The School of Filmmaking at the University of North Carolina School of the Arts will present 11 short films by graduating seniors in free screenings at 4 and 8 p.m. on Friday, May 5, in the theatres of ACE Exhibition Complex on the UNCSA campus.
The films to be screened include:
Written by Jason Thomas, directed by Chad Knuth, and produced by Robert A. Brodie and Jason Thomas. Pressured by his single mother to pursue a football scholarship, a high school student wonders if it is the best path for him to gain a quality education.
Written by Kate St. Onge, directed by Emery McGaha, and produced by Noelle Aleman and Clay Aggeles. Mary, a local leader in her community and church, is a mother to William. While some may see her as overprotective, she believes she is taking preemptive measures to make sure her son will not commit another crime in her town. When tragedy strikes, Mary becomes suspicious of her son, his motives, and her maternal instincts.
Written by Maria Marrero, directed by Michael Kauffmann, and produced by Emil Tomosunas and Alex Fleming. A troubled, middle-aged woman temporarily escapes her broken marriage through an evening with a mysterious cab driver.
Written by Graeme Pischke, Jared Sprouse and Tom Coradini, directed by Jared Sprouse, and produced by Darren Dai and Tom Coradini. A 14-year-old boy with a wild imagination must choose between a harem of women in his jazz-club fantasy, or the edgy new-girl in school.
Written by Keifer Albin, directed by Joe Hoenig, and produced by Pablo Bobadilla. Trying to sell the family van, Leanna, a grief-stricken 35-year-old homemaker, struggles to get through the day as she holds on to memories of her daughter.
Written by Michael Kauffman, directed by Alex Thomas, and produced by Ilayda Yigit and Addison Sharp. Stacy, a young housewife in the ’50s, takes care of her home and husband as perfectly as anyone could. Although according to the mores of the day, a baby is overdue for the couple. This tension is heightened when Stacy must host a baby shower for the neighborhood socialites while struggling with a compulsive disorder.
Written by Emmett Padgett, directed by Zach Doerfer, and produced by Aidan Crowley and Alex Fleming. In a comedic quest for a college party, three friends find a good time in an unexpected place.
Written by Sean Rooney and AJ Wagner, directed by Sean Rooney, and produced by AJ Wagner and Victoria Rupert. An experienced ghost extractor finds an unexpected challenge when she encounters a youthful spirit who doesn’t realize he’s dead.
Directed by Gavin Lankford and Alek Kosinski, produced by Marty McCarthy, animation by Gavin Lankford, Alek Kosinski and Zing Grem, production design by Zing Grem and 3-D model by Isaac Phillips-London. When a little boy's late-night viewing of his favorite space adventure videotape is cut short by a scolding from his mom, he channels the heroism of his sci-fi fantasy hero and makes it his mission to get the tape back.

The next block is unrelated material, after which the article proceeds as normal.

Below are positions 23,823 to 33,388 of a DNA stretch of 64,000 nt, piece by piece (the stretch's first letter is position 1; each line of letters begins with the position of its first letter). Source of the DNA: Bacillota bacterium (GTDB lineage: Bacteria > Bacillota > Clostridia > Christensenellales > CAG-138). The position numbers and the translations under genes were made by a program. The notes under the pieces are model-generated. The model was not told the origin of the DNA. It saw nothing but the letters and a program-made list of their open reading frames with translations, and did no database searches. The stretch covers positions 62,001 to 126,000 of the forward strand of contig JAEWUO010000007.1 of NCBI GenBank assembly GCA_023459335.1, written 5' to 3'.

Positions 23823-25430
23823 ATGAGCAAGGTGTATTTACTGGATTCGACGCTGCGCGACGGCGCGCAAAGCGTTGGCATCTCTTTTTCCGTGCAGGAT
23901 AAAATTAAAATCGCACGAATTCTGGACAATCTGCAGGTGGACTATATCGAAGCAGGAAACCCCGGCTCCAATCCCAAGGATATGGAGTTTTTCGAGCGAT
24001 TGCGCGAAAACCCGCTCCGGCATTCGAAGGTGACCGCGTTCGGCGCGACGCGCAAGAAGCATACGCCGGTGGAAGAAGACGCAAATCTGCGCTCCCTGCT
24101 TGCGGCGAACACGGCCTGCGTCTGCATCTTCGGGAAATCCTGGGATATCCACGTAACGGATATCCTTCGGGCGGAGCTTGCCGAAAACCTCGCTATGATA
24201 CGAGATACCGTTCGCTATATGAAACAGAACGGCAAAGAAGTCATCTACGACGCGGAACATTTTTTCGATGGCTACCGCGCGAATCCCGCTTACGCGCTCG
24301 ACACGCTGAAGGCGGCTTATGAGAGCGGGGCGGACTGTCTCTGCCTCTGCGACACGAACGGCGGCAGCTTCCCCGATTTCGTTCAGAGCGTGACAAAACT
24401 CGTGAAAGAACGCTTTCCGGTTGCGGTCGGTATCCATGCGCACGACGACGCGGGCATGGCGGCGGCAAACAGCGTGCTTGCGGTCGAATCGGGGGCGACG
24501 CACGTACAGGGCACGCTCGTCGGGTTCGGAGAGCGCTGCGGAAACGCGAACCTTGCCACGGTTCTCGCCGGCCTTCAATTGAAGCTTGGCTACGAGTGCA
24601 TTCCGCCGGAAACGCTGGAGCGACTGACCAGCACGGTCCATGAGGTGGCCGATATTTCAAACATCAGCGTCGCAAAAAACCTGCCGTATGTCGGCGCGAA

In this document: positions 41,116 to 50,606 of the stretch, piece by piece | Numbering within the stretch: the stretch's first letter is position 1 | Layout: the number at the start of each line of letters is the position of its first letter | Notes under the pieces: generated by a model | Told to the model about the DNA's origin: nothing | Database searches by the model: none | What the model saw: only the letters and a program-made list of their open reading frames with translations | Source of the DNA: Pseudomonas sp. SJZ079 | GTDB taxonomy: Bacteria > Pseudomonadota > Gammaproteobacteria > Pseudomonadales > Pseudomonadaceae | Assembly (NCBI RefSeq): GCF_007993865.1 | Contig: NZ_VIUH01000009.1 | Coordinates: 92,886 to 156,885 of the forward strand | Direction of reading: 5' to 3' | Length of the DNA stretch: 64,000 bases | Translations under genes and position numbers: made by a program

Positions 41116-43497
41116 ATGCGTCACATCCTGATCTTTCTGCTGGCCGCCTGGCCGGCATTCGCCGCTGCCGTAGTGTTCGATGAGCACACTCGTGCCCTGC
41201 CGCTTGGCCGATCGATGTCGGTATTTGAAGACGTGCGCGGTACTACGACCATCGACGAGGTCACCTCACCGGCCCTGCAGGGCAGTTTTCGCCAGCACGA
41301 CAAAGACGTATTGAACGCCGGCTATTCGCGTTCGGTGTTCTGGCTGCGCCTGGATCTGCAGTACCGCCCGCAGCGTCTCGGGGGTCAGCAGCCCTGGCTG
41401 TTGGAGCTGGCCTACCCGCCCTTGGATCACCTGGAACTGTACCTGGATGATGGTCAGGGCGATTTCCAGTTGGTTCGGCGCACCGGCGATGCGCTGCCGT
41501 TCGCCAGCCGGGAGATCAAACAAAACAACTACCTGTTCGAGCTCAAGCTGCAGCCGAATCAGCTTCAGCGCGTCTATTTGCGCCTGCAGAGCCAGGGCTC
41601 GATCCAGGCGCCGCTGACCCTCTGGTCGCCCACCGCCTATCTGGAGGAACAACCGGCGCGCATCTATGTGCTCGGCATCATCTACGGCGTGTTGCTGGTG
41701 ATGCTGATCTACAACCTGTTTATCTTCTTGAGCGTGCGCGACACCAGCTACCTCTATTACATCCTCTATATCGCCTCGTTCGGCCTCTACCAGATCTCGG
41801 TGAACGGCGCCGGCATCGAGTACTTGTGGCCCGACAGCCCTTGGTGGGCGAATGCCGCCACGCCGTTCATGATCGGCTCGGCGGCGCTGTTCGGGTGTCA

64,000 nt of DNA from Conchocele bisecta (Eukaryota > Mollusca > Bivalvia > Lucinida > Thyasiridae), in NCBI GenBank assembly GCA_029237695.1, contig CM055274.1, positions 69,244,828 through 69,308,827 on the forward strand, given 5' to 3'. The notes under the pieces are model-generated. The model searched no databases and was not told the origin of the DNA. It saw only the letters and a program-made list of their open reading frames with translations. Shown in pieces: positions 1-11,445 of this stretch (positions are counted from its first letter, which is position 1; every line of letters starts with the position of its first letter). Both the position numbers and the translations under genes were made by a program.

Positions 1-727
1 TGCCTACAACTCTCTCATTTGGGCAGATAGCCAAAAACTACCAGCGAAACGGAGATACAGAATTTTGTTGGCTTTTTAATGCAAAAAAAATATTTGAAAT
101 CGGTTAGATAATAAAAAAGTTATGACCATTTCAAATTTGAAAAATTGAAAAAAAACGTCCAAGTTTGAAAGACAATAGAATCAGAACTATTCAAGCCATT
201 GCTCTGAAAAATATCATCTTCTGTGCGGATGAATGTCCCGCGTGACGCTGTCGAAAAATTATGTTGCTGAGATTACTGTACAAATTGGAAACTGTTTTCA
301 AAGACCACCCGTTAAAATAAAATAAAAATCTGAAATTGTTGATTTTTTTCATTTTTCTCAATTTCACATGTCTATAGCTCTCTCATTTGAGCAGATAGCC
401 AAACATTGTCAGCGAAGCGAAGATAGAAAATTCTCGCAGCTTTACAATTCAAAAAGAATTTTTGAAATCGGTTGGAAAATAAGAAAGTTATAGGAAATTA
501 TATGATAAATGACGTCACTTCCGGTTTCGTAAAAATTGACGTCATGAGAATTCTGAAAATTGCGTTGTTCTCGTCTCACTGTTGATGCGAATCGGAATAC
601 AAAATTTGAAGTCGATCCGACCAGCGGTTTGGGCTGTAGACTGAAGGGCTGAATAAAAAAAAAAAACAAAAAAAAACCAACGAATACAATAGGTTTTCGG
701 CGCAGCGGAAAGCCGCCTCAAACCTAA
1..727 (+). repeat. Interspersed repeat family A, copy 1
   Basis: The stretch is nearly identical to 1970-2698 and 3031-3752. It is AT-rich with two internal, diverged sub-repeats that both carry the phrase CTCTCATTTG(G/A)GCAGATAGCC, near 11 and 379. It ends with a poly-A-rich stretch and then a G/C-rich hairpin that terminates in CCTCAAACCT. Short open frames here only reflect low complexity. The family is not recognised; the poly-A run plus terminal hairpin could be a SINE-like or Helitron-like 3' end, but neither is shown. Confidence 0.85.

Written by Beth Fletcher and Chris Dold, directed by Beth Fletcher, and produced by Ilayda Yigit and Lauren Henderson. Oscar is a seventh-generation scientific inventor who rides on amateur pilot Wendy’s balloon. He has created a musical invention that will change the weather in order to live up to his father’s standards, but it ends up taking the two on a whimsical journey that helps Oscar discover his true passions.
Written and directed by Dri Damasceno and produced by Abraham Bengio, Jason Thomas and Addison Sharp. A chance encounter between a beautiful drifter and a cynical gas station clerk results in a night that neither of them will ever forget.
Prior to the May 5 screening on campus, “Shades” will premiere at 7 p.m. Wednesday, May 3, in the McChesney Scott Dunn Auditorium at the Southeastern Center for Contemporary Art (SECCA), 750 Marguerite Drive, Winston-Salem. The screening will utilize SECCA’s Dual-Perspective Projection, which will require the audience to wear polarized eyeglasses. The short film will have multiple showings throughout the evening.
“Shades” is an experimental film exploring the idea that our interpretation of an event is fundamentally bound to our unique perspective. The filmmakers crafted a story that has completely different meanings for the two major characters, so although they are occupying the same room and hearing the same words, they don’t perceive the same scenario. The same effect will occur among the audience members, who will be wearing polarized eyeglasses. Two films are projected on the screen at the same time, using technology normally reserved for 3D films. Audiences will hear the same thing, but, depending on the type of polarized glasses they are wearing, they will only view one of the stories at a time.
“New innovations in technology allow us to push the boundaries of storytelling,” said Bengio, on behalf of the “Shades” team. “It is our goal that ‘Shades,’ with its Dual-Perspective Projection, will provide an engaging social experience for the audience. In a world where media consumption is becoming more portable and individualized, we are trying to bring back the sense of community missing from the modern cinema-viewing experience.”
In addition, there will be a student-curated exhibit around the theme of “perception,” with contributions from local artists and talent from UNCSA, in the lobby of the McChesney Scott Dunn Auditorium during the screening.
April 26, 2017